The Law Librarians’ Working Group of the Self-Represented Litigation Network surveyed law libraries in the summer of 2013 about their services, including self-help programs. The full survey results are available below, as well as maps of the various tiers of service provided throughout the country.
153 libraries from 33 states, Canada and Guam participated. Respondents included state and federal court law libraries, county, state, Supreme Court and academic law libraries, and one prison library. Ninety-nine percent reported that they provide services to self-represented litigants. Many indicated that they partner with the courts, public libraries, and legal aid organizations to provide service to the self-represented. Law libraries reported that they support pro bono attorneys and participate in access to justice commission activities.
Library Reference and General Services:
- traditional and computerized legal research help and referrals to other programs
- e-mail reference, pathfinders, guides, and explanations of the legal process
- legal information websites for self-represented parties
- collections of materials for the non-lawyer
- document delivery of resources in the library by fax, scan, and delivery
- referral sheets to their library
- chat reference
- court forms: forms instructions, forms in plain language, forms in multiple languages, form document assembly programs, assistance with filling out forms, forms creation, writing of form instructions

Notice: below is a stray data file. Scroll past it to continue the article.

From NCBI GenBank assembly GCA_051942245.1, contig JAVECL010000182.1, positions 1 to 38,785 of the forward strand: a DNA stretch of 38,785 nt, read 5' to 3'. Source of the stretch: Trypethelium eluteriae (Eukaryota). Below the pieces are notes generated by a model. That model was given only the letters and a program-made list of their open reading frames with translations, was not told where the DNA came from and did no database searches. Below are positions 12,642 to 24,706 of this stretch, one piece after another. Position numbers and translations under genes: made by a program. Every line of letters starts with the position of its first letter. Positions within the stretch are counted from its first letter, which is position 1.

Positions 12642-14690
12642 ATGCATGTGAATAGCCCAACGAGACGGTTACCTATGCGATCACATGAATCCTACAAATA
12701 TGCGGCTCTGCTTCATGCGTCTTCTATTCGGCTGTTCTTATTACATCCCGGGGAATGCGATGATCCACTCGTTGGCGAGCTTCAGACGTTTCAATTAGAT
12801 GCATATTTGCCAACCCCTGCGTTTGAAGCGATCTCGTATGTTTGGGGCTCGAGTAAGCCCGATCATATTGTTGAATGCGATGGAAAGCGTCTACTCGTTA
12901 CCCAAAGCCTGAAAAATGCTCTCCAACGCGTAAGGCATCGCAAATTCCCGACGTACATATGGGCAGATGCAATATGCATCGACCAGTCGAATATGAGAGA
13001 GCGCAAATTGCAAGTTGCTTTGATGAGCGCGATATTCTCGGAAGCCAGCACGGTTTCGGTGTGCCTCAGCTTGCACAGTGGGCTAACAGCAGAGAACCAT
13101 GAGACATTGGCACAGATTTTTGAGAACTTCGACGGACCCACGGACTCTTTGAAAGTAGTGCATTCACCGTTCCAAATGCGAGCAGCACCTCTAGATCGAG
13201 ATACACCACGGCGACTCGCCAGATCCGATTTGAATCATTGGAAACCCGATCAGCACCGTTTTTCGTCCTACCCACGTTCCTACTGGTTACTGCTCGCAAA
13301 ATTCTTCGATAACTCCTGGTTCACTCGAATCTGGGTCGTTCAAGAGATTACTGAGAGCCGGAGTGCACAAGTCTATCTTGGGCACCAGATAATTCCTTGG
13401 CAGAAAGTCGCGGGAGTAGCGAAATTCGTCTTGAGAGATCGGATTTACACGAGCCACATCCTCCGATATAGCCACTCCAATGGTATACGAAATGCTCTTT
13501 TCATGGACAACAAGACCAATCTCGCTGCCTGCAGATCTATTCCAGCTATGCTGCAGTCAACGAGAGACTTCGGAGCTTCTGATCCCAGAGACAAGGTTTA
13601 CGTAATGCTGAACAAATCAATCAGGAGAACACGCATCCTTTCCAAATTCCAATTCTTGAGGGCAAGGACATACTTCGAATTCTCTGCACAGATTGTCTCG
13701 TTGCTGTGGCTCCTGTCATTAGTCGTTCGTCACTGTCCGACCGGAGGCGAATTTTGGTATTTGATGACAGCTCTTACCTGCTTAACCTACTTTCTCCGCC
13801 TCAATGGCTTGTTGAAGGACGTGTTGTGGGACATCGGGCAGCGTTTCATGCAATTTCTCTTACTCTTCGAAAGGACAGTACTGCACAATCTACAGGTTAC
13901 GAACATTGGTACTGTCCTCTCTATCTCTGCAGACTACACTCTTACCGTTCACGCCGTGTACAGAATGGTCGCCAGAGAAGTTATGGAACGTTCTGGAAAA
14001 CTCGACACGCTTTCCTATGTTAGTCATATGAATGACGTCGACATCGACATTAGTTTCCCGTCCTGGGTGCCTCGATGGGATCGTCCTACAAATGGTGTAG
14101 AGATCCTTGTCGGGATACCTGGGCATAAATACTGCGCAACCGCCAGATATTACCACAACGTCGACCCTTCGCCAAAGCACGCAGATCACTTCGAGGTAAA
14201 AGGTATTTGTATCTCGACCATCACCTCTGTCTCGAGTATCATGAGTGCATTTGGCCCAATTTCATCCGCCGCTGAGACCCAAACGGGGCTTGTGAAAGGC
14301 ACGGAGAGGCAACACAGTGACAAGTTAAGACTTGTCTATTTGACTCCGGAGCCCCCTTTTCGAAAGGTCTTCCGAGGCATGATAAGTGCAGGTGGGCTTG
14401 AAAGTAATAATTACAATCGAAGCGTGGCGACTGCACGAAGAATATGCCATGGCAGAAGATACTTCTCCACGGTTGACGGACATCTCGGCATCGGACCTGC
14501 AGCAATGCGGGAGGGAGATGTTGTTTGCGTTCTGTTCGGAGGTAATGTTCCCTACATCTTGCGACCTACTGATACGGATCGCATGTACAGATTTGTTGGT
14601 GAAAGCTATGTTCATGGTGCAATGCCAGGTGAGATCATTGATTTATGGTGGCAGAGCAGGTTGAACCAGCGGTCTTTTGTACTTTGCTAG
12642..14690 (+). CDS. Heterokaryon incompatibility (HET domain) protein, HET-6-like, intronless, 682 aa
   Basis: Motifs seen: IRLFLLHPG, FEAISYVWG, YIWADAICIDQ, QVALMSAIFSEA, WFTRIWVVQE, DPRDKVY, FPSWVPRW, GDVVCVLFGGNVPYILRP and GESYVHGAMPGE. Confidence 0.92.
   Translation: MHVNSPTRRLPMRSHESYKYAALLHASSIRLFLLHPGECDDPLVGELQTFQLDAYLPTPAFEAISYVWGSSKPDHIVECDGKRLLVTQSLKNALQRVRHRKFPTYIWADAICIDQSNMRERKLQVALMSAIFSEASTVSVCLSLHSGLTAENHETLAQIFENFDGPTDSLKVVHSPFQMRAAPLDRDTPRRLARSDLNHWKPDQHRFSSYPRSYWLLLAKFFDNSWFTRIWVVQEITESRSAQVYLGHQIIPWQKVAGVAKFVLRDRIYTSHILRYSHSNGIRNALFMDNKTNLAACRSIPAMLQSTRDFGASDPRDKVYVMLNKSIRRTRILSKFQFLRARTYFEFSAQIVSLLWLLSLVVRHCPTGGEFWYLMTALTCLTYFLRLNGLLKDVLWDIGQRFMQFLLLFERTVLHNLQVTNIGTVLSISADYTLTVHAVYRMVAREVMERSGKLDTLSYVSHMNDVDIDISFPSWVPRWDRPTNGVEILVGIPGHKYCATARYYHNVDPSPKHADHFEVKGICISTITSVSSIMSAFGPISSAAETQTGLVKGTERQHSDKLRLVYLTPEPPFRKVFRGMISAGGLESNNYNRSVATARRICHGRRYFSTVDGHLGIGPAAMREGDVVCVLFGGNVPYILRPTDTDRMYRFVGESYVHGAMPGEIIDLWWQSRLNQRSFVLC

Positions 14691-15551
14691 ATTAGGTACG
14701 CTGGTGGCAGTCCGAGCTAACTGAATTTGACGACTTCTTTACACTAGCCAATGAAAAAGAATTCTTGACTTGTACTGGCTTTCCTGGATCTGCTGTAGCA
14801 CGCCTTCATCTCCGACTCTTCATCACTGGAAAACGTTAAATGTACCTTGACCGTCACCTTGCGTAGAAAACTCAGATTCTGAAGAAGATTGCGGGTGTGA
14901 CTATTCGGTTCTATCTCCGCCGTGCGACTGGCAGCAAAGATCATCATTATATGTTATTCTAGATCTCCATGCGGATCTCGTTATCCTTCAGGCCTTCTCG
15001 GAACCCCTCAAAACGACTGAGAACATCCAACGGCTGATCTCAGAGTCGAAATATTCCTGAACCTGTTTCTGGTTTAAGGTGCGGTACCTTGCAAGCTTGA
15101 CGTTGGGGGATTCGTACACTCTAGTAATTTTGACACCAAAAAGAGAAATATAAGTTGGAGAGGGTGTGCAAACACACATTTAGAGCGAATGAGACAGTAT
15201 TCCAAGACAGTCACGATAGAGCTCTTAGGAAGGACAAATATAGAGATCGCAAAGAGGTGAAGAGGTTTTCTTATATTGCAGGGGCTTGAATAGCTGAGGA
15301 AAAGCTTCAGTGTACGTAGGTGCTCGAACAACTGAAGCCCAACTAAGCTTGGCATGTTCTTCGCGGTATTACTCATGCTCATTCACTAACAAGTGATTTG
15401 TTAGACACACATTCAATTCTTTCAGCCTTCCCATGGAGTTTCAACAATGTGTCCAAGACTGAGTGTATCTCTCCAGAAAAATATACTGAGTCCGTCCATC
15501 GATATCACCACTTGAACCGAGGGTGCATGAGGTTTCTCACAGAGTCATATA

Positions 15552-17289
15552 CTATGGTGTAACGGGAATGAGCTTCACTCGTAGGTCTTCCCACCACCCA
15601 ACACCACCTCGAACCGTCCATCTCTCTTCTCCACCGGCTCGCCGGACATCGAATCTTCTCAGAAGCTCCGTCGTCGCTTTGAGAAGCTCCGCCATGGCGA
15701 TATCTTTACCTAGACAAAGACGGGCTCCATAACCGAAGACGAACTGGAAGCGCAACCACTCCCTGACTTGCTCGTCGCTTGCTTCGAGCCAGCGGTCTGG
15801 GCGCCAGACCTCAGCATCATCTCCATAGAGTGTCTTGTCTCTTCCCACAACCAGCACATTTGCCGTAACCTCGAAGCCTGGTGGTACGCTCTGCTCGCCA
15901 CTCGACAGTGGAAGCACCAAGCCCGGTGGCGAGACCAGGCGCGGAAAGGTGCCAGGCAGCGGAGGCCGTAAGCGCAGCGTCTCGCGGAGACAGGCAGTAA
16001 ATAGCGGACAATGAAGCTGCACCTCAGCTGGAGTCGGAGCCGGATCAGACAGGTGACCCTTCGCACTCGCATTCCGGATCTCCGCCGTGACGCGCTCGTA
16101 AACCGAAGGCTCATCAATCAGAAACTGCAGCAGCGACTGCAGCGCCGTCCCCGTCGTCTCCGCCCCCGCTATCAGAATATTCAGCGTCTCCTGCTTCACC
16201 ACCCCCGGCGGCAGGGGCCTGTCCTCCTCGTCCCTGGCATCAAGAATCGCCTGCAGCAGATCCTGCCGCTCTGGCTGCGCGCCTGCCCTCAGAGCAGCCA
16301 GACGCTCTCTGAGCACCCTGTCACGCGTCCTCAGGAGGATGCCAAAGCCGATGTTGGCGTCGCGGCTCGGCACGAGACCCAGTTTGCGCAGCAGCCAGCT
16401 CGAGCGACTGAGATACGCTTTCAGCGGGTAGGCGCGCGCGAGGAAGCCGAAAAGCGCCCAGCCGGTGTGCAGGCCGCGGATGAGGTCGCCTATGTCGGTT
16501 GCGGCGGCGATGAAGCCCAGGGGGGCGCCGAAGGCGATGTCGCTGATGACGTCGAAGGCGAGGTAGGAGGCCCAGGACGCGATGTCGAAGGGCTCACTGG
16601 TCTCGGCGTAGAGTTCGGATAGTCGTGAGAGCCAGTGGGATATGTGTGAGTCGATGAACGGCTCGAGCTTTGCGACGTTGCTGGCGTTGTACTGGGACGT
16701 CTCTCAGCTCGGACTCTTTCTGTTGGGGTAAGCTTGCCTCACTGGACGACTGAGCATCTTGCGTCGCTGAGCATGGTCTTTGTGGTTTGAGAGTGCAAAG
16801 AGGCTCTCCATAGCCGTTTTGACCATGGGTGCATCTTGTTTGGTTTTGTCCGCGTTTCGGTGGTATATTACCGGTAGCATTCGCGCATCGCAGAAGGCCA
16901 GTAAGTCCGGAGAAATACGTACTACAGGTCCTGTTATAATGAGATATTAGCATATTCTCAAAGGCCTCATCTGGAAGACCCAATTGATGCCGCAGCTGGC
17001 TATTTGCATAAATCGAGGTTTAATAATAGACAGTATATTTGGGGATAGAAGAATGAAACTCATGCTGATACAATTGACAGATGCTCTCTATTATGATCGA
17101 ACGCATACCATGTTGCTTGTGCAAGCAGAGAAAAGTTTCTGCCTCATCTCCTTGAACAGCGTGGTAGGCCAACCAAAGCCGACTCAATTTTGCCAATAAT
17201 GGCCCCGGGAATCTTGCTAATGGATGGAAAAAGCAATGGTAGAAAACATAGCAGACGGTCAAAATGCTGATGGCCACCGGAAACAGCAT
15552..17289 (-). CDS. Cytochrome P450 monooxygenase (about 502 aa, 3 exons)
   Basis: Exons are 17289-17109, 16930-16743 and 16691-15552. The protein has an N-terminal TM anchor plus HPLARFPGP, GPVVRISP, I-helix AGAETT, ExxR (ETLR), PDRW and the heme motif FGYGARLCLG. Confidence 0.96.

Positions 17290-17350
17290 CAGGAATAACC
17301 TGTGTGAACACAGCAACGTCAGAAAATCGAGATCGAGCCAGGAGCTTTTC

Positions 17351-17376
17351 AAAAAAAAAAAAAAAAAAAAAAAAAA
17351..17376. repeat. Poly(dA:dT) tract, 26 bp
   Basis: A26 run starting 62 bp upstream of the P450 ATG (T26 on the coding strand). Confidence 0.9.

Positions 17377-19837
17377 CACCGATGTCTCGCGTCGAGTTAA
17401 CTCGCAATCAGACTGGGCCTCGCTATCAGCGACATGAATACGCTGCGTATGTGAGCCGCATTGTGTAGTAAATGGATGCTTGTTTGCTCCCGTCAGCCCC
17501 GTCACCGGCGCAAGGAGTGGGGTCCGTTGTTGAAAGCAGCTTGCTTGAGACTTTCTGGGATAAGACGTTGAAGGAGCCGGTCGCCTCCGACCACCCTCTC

- public computers with access to the Internet
- e-filing support
- LEP service with books and/or brochures in multiple languages, bi-lingual staff, and provision for either interpreters or access to a language line.
- services to prisoners
Self-Help Centers and Programs:
- legal clinics
- lawyer in the library programs
- mediation programs
- self-help centers: in the law library, in the law library but staffed by another organization, support for self-help centers in another location
- educational services: workshops and webinars
Law libraries provide valuable services to self-represented parties. They provide traditional broad reference and informational services. They provide programs developed for the self-represented litigant such as clinics and self-help centers. They fill gaps in services that can result from other agencies’ intake restrictions, and have resources that are hard to duplicate at other agencies. Even those self-represented parties served directly by a program geared for them can be directed to a local law library for additional services. With the wide and varied array of services to assist the self-represented, law libraries make ideal partners in providing service to self-represented litigants.
Survey of Libary SH Programs - Executive Summary & Map
Survey of Libary SH Programs - Survey Report
Survey of Libary SH Programs - Chart of Services
Survey of Libary SH Programs - Full Survey Results
Survey of Libary SH Programs - List of Libraries Surveyed
Survey of Libary SH Programs - SurveyMonkey Results